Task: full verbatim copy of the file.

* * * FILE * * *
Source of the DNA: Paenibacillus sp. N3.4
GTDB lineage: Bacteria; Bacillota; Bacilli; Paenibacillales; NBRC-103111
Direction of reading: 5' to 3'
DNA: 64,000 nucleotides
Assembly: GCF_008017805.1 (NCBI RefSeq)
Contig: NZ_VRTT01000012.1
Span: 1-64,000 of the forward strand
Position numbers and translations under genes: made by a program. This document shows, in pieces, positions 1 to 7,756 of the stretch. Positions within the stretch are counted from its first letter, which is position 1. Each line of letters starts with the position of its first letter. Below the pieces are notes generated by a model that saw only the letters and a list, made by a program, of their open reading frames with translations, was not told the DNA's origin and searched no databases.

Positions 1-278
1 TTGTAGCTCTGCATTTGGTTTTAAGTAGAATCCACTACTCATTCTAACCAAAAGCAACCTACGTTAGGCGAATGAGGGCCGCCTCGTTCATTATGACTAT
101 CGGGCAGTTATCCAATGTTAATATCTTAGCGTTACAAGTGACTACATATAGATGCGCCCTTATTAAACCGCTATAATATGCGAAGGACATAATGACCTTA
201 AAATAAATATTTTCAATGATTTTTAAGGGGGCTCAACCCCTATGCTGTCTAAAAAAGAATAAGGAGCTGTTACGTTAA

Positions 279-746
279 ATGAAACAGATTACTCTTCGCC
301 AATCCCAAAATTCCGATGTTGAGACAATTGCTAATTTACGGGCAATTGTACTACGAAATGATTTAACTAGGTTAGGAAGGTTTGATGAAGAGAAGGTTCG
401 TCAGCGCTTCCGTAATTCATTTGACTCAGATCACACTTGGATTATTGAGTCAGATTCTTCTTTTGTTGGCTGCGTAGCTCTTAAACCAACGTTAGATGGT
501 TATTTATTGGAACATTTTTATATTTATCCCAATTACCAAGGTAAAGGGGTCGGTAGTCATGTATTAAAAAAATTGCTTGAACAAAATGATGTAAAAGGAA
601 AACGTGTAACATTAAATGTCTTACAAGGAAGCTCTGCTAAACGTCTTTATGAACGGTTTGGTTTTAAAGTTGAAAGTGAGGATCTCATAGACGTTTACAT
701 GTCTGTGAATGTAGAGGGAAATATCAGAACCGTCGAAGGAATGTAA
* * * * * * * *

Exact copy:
Source of the DNA: Paenibacillus sp. N3.4
GTDB lineage: Bacteria; Bacillota; Bacilli; Paenibacillales; NBRC-103111
Direction of reading: 5' to 3'
DNA: 64,000 nucleotides
Assembly: GCF_008017805.1 (NCBI RefSeq)
Contig: NZ_VRTT01000012.1
Span: 1-64,000 of the forward strand
Position numbers and translations under genes: made by a program. This document shows, in pieces, positions 1 to 7,756 of the stretch. Positions within the stretch are counted from its first letter, which is position 1. Each line of letters starts with the position of its first letter. Below the pieces are notes generated by a model that saw only the letters and a list, made by a program, of their open reading frames with translations, was not told the DNA's origin and searched no databases.

Positions 1-278
1 TTGTAGCTCTGCATTTGGTTTTAAGTAGAATCCACTACTCATTCTAACCAAAAGCAACCTACGTTAGGCGAATGAGGGCCGCCTCGTTCATTATGACTAT
101 CGGGCAGTTATCCAATGTTAATATCTTAGCGTTACAAGTGACTACATATAGATGCGCCCTTATTAAACCGCTATAATATGCGAAGGACATAATGACCTTA
201 AAATAAATATTTTCAATGATTTTTAAGGGGGCTCAACCCCTATGCTGTCTAAAAAAGAATAAGGAGCTGTTACGTTAA

Positions 279-746
279 ATGAAACAGATTACTCTTCGCC
301 AATCCCAAAATTCCGATGTTGAGACAATTGCTAATTTACGGGCAATTGTACTACGAAATGATTTAACTAGGTTAGGAAGGTTTGATGAAGAGAAGGTTCG
401 TCAGCGCTTCCGTAATTCATTTGACTCAGATCACACTTGGATTATTGAGTCAGATTCTTCTTTTGTTGGCTGCGTAGCTCTTAAACCAACGTTAGATGGT
501 TATTTATTGGAACATTTTTATATTTATCCCAATTACCAAGGTAAAGGGGTCGGTAGTCATGTATTAAAAAAATTGCTTGAACAAAATGATGTAAAAGGAA
601 AACGTGTAACATTAAATGTCTTACAAGGAAGCTCTGCTAAACGTCTTTATGAACGGTTTGGTTTTAAAGTTGAAAGTGAGGATCTCATAGACGTTTACAT
701 GTCTGTGAATGTAGAGGGAAATATCAGAACCGTCGAAGGAATGTAA